Chief Justice Joel Bolger, like many lawyers, is good with words, but the words have no real meaning.

This is the lesson I learned during my first official session on the Alaska Judicial Council. I read the Chief Justice’s June 8, 2020 letter.

Alaska Supreme Court Chief Justice Joel Bolger

Justice Bolger wrote: “We recognize that too often African-American, Alaska Natives, and other people of color are not treated with the same dignity and respect as white members of our communities. And we recognize that as community members, lawyers, and especially as judicial officers, we must do more to change this reality.”

Yet when confronted with a test of his own prejudice, his own condescending attitude toward rural Alaska, his own “big city” bias, he failed the test.

The vacancy the Alaska Judicial Council was dealing with was to replace the soon to be retired Justice Bolger himself. On his way out, he still wanted to control who might replace him. There was one applicant for the State Supreme Court who was from rural Alaska. That same applicant was also the only person of color to apply.

That applicant was Superior Court Judge Paul Roetman, presiding judge of the entire Second Judicial District. The Judicial Council split 3-3 on nominating Judge Roetman.

The tie-breaking vote was Chief Justice Bolger.

Let us review what he wrote just one year ago:

 “We judges must examine…what biases – both conscious and unconscious – we bring, and how we can improve our justice system…We must continue our efforts to make our court system and its judges reflect the community that we serve.”

Judge Paul Roetman

“We must also work to attract more people of color to the practice of law and, ultimately, to judicial careers.”

When put to the test, Chief Justice Bolger proved his biases against even nominating a person of color and a person who lives in Rural Alaska. What did the (very white, and very urban, and urbane) chief justice have to say when he denied Judge Roetman even the opportunity to be considered for appointment? Nothing.

In my opinion his vote illustrates that his June 8, 2020 letter was just puffery.

Justice Bolger had no trouble writing these words: “To heal the raw wounds of racism and history so painfully laid bare.” But when it was up to him to nominate the only applicant who was both from rural Alaska and the only person of color, he voted no. Instead, only three white, urban judges were nominated.

I was shocked that a highly qualified, sitting, presiding judge was denied the opportunity to even be considered by the governor. You see, the way our constitution is designed, the governor must appoint judges only from the nominations the Judicial Council sends along. The Council has total control over the nomination. The governor has no discretion except to pick from a list we send him.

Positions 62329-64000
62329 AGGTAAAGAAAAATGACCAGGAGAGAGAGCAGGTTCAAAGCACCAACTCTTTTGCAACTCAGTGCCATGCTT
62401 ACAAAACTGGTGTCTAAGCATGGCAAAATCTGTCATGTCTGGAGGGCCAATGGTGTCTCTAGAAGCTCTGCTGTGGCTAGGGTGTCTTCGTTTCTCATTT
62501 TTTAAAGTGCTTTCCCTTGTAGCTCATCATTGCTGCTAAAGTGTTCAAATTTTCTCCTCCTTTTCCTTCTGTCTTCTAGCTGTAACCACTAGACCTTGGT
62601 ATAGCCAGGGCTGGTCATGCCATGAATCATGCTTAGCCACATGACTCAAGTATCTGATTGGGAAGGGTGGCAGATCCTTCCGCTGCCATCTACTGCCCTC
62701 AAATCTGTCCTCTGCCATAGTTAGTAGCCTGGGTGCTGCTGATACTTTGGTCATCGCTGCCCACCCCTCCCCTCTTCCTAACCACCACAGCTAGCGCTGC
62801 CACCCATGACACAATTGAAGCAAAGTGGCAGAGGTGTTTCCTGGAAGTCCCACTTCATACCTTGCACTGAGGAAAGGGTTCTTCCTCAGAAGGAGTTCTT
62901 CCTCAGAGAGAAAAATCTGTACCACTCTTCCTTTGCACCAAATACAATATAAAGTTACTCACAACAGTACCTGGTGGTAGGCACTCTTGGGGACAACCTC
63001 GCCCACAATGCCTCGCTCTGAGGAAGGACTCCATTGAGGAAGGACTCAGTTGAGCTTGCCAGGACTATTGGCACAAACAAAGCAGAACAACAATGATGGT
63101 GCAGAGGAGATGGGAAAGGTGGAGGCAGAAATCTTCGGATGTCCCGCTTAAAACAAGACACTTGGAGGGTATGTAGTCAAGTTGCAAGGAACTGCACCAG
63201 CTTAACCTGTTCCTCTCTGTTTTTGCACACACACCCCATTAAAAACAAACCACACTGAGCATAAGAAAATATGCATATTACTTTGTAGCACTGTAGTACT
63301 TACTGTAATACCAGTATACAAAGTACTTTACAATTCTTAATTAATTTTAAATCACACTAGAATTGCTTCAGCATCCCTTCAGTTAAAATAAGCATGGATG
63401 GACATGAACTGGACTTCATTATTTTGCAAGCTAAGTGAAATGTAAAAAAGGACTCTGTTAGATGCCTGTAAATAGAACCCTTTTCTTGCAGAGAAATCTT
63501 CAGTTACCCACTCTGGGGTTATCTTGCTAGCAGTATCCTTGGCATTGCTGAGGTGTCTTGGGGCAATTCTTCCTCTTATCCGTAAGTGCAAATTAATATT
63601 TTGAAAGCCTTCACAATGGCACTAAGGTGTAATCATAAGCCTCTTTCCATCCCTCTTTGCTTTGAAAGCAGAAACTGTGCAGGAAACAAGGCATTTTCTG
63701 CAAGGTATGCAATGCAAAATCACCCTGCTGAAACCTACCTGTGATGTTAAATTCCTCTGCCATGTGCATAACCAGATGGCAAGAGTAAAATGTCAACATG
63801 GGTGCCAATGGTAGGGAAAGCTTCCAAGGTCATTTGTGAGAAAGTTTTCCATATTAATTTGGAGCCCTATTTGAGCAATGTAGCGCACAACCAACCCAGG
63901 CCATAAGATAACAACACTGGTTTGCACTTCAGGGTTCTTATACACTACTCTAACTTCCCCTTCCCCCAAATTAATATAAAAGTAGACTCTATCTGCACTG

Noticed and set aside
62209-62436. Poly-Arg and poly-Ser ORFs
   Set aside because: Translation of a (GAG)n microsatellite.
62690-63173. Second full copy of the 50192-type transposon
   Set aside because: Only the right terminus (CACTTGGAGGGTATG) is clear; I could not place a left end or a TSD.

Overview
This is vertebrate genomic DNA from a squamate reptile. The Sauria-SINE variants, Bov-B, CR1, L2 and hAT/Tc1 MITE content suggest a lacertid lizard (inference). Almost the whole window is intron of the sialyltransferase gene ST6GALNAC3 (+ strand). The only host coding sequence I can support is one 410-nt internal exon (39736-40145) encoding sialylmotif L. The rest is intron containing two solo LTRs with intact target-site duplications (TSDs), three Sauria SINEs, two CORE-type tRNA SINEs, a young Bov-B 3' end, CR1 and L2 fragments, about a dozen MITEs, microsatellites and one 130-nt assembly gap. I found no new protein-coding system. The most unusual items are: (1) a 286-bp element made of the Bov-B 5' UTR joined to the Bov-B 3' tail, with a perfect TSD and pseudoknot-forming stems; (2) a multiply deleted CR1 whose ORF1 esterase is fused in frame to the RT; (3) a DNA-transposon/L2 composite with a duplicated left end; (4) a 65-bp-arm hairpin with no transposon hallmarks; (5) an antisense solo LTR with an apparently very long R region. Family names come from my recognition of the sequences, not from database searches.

What exactly was so negative about the presiding judge of the Second Judicial District that he should be denied the chance to be considered by the governor?

And who are the seven members of the Judicial Council? Three of us are public members, appointed by the governor for six-year terms and subject to a vote of confirmation by a joint session of the Alaska Legislature.

Three other members are privately selected by the Board of Governors of the Alaska Bar Association. Lawyers choosing lawyers to choose the Judges. That is the way the current system works. The chief justice chairs the council and only casts tie-breaking votes.

Is it any surprise that the public members voted to give Judge Roetman a chance to be considered? All three public members of the council were convinced Judge Roetman was highly qualified and deserved an opportunity to be considered by the governor.

The three lawyers voted no.

What exactly was so negative about the presiding judge of the Second Judicial District that he should be denied the chance to be considered by the governor?

I do not make the argument that skin tone means very much, but Chief Justice Bolger prominently did.

He did not attend enough lawyer club activities in the urban areas? Perhaps he does not dress the part? Maybe he is good enough for rural Alaska, but not good enough for the big league in the big city. Maybe he uses syntax that does not sound “white” enough. I expect the responses from the lawyers will be what minorities are very used to hearing … not up to par, not quite good enough, not the “best timber,” does not have quite the right temperament, or some other gobbledygook.

Those of us who are women recall such lame, chauvinist and absurd objections to our consideration in times past.